# Introduction

Delta:

- is the first-order sensitivity of the price to a movement in S.

- gives the equity sensitivity of the option.

- is normally quoted in percent --> it says how much of % of the actual stock is required to hedge the option.

- is closely related to the probability of finishing ITM (small difference though!)

For calls, it lies between:

- 0% --> no equity sensitivity --> far OTM

- 100% --> trades like a stock --> far ITM

For puts, it lies between:

- 0% --> no equity sensitivity --> far OTM

- -100% --> trades like short stock --> far ITM

If a call option has a delta of 50% and the underlying rises €1, the call option increases in value €0.50 (= €1 * 50%).

Let's go back to our Taylor Series.

....

The first derivative w.r.t. S on the right-hand side is the first-order sensitivity of the price to a movement in S, the Delta.

If x is small, meaning there is only a small movement in S, then the price of the derivative will move by Delta times x.

A Delta of 0.5635 means that if underlying moves by 1%, then the value of the derivative will move by 0.5635 × 1%.

Linearity of addition of the deltas --> delta of a book of options = sum of individual deltas.

--> Each Delta is a mathematical derivative and the derivative is linear.

To delta hedge, one can use:

- the underlying itself

- forwards or futures

- another correlated asset

Delta Hedging using Forwards/Futures:

Other than trading the underlying itself to Delta hedge, it is also possible to use forwards or futures.

The value of the futures/forward contract at time t (assuming no dividends) with maturity T is given by F(t) = S(t) er(T−t).

So the Delta of the futures contract is given by er(T−t).

Delta Hedging using another correlated asset:

One can further exploit correlations between assets to Delta hedge.

Specifically, if an option is written on an asset with price S1, then it is possible to use a second asset S2 to Delta hedge.

Because of the chain rule: ....

Under BS assumptions, the Deltas for call and put options are given by:

Call delta: N(d1)
Put delta: −N(−d1) = N(d1) − 1

The Delta of a European option is therefore sensitive to:

- time to expiry

- volatility of underlying

- moneyness

Impact of Time to Maturity

At maturity, delta has a digital shape around the strike.

Once we move ourselves away from maturity, the delta becomes much smoother shaped.

The further we are from maturity, the flatter the curve looks.

The delta converges faster and faster to its intrinsic value as time to maturity goes to zero.

The option picks its direction. That is true, except for ATM option, where the delta remains flatter.

Main variation from the delta is always located in the ATM range.

The closer we are to maturity, the tighter the range is where the delta changes from small value to full value.

Impact of time on Delta

Owing to uncertainty involved and costs in buying/selling underlying --> willingness to keep Delta hedging to a minimum.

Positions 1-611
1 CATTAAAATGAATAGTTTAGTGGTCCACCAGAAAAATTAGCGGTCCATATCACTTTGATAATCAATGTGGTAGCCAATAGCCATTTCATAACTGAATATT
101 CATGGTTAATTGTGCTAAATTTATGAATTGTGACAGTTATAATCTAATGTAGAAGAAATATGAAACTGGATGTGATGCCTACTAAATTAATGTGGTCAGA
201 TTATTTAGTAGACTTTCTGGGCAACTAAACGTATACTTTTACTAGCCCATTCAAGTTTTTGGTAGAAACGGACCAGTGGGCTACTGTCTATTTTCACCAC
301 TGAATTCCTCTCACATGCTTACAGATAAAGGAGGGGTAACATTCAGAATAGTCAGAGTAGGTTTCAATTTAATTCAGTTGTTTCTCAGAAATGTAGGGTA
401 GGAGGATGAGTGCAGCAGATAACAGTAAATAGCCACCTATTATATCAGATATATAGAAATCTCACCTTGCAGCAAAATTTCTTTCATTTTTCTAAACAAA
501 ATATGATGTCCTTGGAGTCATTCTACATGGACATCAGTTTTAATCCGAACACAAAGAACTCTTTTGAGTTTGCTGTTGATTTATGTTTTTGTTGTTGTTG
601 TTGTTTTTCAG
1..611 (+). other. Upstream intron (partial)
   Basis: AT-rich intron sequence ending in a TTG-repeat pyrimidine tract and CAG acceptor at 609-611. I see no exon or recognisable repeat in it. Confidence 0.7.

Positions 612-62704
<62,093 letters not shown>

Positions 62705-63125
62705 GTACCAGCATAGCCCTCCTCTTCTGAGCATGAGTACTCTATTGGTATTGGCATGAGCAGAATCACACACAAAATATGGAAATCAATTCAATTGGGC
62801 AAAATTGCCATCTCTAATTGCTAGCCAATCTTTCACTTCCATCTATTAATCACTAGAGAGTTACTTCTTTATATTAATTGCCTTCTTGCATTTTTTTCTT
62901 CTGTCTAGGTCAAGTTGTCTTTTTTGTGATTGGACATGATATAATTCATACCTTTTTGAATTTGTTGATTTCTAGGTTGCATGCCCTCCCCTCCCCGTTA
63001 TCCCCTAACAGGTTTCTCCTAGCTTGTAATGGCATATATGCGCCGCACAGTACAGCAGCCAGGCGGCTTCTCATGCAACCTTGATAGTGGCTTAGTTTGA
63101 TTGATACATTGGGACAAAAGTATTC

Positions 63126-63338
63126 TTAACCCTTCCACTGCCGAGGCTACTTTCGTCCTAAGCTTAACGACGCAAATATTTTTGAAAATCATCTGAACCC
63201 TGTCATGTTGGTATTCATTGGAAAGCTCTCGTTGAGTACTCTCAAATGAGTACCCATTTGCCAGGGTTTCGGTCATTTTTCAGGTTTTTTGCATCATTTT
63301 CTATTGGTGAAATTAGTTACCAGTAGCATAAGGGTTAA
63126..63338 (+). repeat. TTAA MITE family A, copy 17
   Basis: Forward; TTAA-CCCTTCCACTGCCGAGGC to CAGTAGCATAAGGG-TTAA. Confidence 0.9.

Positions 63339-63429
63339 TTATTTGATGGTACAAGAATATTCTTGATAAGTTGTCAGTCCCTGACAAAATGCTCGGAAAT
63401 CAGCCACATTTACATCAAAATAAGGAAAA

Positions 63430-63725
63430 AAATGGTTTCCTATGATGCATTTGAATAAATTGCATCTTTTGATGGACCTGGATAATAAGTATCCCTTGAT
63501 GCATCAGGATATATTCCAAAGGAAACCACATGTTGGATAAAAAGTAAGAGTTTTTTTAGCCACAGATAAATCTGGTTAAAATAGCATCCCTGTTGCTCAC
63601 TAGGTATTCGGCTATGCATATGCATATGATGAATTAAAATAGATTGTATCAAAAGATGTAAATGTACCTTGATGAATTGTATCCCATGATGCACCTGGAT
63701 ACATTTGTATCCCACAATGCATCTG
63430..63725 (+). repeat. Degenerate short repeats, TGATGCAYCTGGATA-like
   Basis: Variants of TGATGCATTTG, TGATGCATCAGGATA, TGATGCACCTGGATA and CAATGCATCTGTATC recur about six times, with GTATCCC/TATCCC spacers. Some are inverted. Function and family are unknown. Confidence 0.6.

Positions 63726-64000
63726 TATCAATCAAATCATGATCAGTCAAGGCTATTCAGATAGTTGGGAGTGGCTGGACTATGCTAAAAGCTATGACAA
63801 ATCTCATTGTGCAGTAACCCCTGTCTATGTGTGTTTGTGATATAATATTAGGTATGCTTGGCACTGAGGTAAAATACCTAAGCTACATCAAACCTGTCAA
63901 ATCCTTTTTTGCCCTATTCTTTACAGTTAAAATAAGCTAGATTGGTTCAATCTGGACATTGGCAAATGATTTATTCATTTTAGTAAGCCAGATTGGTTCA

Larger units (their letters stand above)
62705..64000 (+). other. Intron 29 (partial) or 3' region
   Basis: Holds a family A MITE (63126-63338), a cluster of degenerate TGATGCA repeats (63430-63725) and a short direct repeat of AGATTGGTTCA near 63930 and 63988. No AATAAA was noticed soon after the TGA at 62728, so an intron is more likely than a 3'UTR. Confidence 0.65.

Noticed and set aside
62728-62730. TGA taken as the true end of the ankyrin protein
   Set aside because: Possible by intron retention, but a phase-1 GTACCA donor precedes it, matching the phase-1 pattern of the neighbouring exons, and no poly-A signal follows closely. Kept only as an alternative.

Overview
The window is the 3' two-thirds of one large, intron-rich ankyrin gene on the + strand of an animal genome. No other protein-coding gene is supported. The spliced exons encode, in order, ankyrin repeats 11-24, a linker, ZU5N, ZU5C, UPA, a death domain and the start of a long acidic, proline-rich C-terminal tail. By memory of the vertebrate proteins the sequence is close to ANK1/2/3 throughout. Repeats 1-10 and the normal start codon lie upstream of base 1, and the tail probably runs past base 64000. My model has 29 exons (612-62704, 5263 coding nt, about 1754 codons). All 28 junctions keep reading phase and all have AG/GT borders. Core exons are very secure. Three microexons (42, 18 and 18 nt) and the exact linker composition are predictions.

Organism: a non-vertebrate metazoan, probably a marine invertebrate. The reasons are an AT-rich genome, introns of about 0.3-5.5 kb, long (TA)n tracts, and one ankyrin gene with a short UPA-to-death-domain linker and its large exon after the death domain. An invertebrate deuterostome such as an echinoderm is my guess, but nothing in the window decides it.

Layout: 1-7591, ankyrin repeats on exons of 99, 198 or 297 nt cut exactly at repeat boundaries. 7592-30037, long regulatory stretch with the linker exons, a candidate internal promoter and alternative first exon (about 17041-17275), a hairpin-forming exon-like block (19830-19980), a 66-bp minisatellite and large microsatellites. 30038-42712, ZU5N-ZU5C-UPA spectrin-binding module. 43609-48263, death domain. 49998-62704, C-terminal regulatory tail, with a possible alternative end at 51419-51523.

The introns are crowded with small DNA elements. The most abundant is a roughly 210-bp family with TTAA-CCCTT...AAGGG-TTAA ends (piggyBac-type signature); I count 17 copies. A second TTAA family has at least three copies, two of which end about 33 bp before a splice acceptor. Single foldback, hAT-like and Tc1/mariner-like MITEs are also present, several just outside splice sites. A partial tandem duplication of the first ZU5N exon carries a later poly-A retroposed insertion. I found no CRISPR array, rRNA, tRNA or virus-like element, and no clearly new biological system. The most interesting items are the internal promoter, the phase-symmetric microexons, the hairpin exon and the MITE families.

Traditionally Delta hedges are rebalanced on a daily basis.

One should adjust the effect of time on Delta for holidays and weekends.

Even if the underlying does not move, time will have elapsed --> impact on Delta --> especially if little time left to expiry.

Charm = effect of time on Delta.

Impact of Volatility on Delta: Delta Attacked by Volatility

The trader wants to know and understand how the delta will change when volatility changes.

This will allow the trader to anticipate the hedge adjustments and take a position accordingly.

Higher volatility:

- higher delta for OTM options

- lower delta for ITM options

So for more volatile stocks, the delta is less pronounced.

The more volatility, the less ITM this ITM option really is.

The more volatility, the less OTM this OTM option really is.

Liquidity:

Liquidity is also a concern. If the stock is illiquid and hard to trade, one must make adjustments.

In some cases, it might be difficult to short stocks and borrow costs (repos) will need to be factored into the price.

Dividends:

A desk selling exotic products will be structurally long underlyings from having to buy Delta in these assets.

Long underlying --> long dividends.

Dividends are a necessary input to obtain a correct price and hedge, but they are uncertain.

Expectations regarding dividends:

- can be factored into the price in the form of a term structure of dividend yields.

- can be priced at current levels and hedged using a dividend swap.

On a book level, large exposures to dividend fluctuations will need to be hedged.

Interest Rates:

If IR goes up --> it costs more to borrow money --> hedging process is more expensive.

There are different ways of thinking about delta:

• The rate of change of an option value relative to a change in the underlying
• The derivative of the graph of an option value in relation to the stock price
• The equivalent of the underlying shares represented by an option position (hedge ratio)
• The estimate of the likelihood of an option expiring ITM

The delta for the call and put have the same shape. This is a consequence of the call-put parity.

Both deltas are increasing with the stock value.